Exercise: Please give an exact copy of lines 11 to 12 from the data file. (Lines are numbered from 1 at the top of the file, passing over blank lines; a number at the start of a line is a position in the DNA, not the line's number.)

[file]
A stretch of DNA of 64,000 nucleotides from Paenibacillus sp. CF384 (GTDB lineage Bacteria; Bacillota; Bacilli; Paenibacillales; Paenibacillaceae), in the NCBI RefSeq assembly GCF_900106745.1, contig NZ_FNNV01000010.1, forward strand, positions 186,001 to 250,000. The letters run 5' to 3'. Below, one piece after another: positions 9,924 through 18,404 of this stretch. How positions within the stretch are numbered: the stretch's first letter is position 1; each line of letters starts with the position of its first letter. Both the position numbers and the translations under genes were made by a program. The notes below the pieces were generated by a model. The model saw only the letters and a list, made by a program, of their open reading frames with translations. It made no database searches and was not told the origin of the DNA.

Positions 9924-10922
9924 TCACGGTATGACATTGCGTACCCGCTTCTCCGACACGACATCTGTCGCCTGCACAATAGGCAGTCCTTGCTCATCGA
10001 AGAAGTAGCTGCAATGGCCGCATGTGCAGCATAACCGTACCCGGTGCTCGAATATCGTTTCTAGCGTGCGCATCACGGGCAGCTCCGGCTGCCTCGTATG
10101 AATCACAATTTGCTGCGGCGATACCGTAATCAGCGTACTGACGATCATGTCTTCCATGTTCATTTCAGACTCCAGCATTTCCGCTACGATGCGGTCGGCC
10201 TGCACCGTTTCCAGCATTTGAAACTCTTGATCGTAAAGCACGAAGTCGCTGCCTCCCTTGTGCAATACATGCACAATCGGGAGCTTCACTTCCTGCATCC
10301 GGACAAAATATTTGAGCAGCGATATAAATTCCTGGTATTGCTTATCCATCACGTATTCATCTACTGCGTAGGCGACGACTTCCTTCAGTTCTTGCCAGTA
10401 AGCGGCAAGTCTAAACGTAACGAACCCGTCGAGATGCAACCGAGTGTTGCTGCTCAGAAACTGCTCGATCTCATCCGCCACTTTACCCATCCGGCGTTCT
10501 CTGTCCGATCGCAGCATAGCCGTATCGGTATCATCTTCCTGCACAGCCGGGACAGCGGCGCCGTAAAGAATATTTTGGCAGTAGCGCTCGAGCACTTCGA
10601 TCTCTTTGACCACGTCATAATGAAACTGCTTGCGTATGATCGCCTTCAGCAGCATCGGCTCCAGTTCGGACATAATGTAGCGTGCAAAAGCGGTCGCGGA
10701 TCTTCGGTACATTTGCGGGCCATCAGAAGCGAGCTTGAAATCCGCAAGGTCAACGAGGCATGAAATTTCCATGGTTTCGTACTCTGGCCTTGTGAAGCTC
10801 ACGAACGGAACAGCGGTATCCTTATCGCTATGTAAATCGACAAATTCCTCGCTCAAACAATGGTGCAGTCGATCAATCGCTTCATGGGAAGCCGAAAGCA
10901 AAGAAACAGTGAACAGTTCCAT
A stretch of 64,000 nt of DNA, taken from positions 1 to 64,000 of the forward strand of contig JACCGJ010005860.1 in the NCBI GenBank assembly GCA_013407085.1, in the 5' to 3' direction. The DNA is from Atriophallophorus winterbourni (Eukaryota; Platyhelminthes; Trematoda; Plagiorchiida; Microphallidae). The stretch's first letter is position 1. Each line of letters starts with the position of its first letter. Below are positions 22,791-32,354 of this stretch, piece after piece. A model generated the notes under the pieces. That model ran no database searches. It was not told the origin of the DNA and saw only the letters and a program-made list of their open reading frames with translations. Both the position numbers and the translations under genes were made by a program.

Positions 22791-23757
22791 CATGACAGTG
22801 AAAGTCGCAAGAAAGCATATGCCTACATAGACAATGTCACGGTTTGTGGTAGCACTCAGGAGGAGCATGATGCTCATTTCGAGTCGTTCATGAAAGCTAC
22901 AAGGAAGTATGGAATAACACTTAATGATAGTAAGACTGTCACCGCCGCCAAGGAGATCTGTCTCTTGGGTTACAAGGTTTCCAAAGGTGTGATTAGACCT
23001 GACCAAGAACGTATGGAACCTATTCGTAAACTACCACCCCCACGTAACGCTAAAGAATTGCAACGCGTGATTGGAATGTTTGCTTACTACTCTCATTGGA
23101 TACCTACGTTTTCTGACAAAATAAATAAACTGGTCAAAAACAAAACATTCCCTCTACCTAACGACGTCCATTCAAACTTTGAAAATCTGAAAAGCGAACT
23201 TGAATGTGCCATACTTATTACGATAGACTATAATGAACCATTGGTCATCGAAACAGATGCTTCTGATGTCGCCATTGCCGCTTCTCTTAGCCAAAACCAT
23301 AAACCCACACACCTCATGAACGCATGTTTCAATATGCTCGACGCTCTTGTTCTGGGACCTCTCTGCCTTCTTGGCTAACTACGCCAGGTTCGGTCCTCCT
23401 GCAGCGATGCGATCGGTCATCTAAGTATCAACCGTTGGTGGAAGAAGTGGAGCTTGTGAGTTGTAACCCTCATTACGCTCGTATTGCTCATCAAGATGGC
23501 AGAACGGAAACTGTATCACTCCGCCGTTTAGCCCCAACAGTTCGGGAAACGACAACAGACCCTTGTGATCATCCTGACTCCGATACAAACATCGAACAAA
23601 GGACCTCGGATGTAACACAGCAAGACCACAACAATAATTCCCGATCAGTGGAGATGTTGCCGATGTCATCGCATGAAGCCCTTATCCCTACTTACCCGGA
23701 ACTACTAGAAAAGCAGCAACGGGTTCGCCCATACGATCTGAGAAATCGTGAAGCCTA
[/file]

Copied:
10701 TCTTCGGTACATTTGCGGGCCATCAGAAGCGAGCTTGAAATCCGCAAGGTCAACGAGGCATGAAATTTCCATGGTTTCGTACTCTGGCCTTGTGAAGCTC
10801 ACGAACGGAACAGCGGTATCCTTATCGCTATGTAAATCGACAAATTCCTCGCTCAAACAATGGTGCAGTCGATCAATCGCTTCATGGGAAGCCGAAAGCA